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Are Your Facebook Videos the Right Length?

Making videos for your business or organization can be a fruitful and rewarding endeavor, especially thanks to all the easy-to-access tools which can now be found right on our own smartphones. You may be making videos to provide updates to your clients, showcase your offerings, engage directly with your audience, or perhaps just for fun.

Whatever your reasoning, you may be looking for a way to know your video lengths are not too long (where people lose interest) and not too short (leaving people aching for more information). Is there a way to know for sure which way to go?

When it comes specifically to Facebook videos, there are indeed some best practices you could follow for a higher likelihood of success. According to the platform, both shorter and longer videos can do well, within certain limitations.

Shorter videos generally are ideal for things like teasers, interesting moments, announcements, and Facebook recommends they be less than one minute (unless it's a Facebook story—then it's a maximum of 15 seconds).

Episodic shows, developing storylines and live streaming are all types of videos which are better suited for a longer video format. While a longer video between 1-3 minutes is considered "good" by Facebook, videos that are 3 minutes and above are considered "best"—as long as the content is engaging and relevant to your audience.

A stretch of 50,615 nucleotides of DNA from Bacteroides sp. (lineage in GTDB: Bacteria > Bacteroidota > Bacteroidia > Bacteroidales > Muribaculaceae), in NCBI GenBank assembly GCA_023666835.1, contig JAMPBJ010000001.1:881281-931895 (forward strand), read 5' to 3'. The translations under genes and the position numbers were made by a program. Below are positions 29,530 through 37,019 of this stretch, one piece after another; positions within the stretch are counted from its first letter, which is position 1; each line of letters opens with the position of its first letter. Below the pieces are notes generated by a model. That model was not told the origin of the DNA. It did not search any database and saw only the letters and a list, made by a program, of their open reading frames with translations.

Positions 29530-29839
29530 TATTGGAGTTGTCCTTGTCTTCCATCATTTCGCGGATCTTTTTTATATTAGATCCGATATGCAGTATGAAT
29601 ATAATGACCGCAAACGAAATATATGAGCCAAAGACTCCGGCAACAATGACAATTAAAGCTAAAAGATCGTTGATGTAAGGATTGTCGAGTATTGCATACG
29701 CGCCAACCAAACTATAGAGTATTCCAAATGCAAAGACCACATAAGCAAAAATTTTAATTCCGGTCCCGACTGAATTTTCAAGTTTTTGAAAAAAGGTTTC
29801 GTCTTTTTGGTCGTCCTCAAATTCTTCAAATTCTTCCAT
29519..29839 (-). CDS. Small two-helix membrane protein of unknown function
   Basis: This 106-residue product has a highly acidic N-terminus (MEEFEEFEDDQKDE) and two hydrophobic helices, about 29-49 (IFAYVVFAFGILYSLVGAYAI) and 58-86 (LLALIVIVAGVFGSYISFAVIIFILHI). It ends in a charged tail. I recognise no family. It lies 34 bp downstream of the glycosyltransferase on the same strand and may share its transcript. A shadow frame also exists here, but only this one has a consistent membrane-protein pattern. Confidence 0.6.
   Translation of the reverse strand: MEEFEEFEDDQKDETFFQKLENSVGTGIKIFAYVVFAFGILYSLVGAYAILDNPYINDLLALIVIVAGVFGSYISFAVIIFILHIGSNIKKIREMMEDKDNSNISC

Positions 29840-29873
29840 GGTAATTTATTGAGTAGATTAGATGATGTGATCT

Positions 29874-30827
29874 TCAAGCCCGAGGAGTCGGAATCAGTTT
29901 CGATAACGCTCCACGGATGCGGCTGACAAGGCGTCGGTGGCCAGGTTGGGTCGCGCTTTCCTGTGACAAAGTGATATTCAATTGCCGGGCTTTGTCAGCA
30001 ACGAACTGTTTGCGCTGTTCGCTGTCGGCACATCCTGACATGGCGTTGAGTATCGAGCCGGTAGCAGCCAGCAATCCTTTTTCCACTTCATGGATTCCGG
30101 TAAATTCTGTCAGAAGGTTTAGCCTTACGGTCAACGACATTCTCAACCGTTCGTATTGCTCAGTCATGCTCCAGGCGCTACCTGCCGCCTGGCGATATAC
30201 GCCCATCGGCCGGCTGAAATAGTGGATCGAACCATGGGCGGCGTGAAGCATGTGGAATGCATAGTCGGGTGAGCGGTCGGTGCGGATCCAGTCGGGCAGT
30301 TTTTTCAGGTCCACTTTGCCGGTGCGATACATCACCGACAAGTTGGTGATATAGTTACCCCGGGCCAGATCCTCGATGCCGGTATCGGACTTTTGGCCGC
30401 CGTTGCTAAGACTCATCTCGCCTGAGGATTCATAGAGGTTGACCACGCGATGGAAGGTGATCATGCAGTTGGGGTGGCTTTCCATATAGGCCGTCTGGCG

For an example of a "longer" episodic video, check out one of our recent Groups Today conversations discussing tips for reengaging past clients. Clocking in with a timecode of 3:56, this video has an intro, utilizes a conversational tone, and closes things out with a way for viewers to get even more information after the video ends.

If while mapping out your video plan you discover your video might end up running longer than you'd like, but are having trouble figuring out what content to eliminate, take a journalistic approach and consider using the inverted pyramid method. This method says you must lead with the most critical information (the who, what, where, when, why), as your readers‚—or viewers, in this case—could stop engaging at any moment. The further into the article or video they go, the less important the information becomes. This information at the end is the "nice to know" information, versus the "need to know" essentials.

If you format your plans using this method, it becomes a much simpler task to "trim the fat" from the meaty information if a shorter timecode is your goal.

Written by Sarah Suydam, Managing Editor for Groups Today.


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